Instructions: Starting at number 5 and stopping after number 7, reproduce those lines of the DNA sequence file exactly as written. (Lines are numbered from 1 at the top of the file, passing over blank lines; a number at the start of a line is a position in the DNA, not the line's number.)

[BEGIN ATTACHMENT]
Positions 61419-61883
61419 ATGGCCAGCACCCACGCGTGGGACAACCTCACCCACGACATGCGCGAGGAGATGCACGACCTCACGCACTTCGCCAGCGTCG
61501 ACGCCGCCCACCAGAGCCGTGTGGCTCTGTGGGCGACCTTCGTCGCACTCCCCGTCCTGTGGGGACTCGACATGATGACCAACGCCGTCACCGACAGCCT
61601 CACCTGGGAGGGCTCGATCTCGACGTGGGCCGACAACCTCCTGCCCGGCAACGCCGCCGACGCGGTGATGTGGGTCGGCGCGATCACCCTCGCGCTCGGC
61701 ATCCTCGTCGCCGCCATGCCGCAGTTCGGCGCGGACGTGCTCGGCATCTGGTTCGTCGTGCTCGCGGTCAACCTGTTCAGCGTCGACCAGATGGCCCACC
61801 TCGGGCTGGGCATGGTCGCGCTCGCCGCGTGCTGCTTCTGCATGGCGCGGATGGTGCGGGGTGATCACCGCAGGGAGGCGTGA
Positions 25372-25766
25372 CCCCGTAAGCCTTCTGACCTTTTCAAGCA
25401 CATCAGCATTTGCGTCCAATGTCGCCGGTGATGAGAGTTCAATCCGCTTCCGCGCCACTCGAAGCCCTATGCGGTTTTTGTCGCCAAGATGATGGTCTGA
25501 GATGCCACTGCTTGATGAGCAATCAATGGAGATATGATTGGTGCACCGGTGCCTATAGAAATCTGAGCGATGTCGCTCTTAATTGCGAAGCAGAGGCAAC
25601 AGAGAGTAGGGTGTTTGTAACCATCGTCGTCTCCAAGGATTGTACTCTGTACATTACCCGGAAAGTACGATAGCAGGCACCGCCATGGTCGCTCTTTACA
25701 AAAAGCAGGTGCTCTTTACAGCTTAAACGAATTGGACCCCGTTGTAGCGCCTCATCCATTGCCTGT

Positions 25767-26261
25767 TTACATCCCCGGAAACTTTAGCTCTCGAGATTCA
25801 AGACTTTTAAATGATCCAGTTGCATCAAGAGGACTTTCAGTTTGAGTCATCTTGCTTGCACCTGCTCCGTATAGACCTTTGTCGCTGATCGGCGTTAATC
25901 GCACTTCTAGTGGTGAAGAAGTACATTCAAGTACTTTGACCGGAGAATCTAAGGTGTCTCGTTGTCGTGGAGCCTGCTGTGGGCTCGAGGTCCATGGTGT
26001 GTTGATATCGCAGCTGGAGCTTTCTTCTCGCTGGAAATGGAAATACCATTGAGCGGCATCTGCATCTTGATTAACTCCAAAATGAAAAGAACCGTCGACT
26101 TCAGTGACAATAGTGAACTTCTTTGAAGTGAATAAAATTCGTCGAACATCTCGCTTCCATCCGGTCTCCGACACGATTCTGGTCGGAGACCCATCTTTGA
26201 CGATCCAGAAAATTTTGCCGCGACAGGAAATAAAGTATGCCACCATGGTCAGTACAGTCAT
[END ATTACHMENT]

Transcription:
61701 ATCCTCGTCGCCGCCATGCCGCAGTTCGGCGCGGACGTGCTCGGCATCTGGTTCGTCGTGCTCGCGGTCAACCTGTTCAGCGTCGACCAGATGGCCCACC
61801 TCGGGCTGGGCATGGTCGCGCTCGCCGCGTGCTGCTTCTGCATGGCGCGGATGGTGCGGGGTGATCACCGCAGGGAGGCGTGA
Positions 25372-25766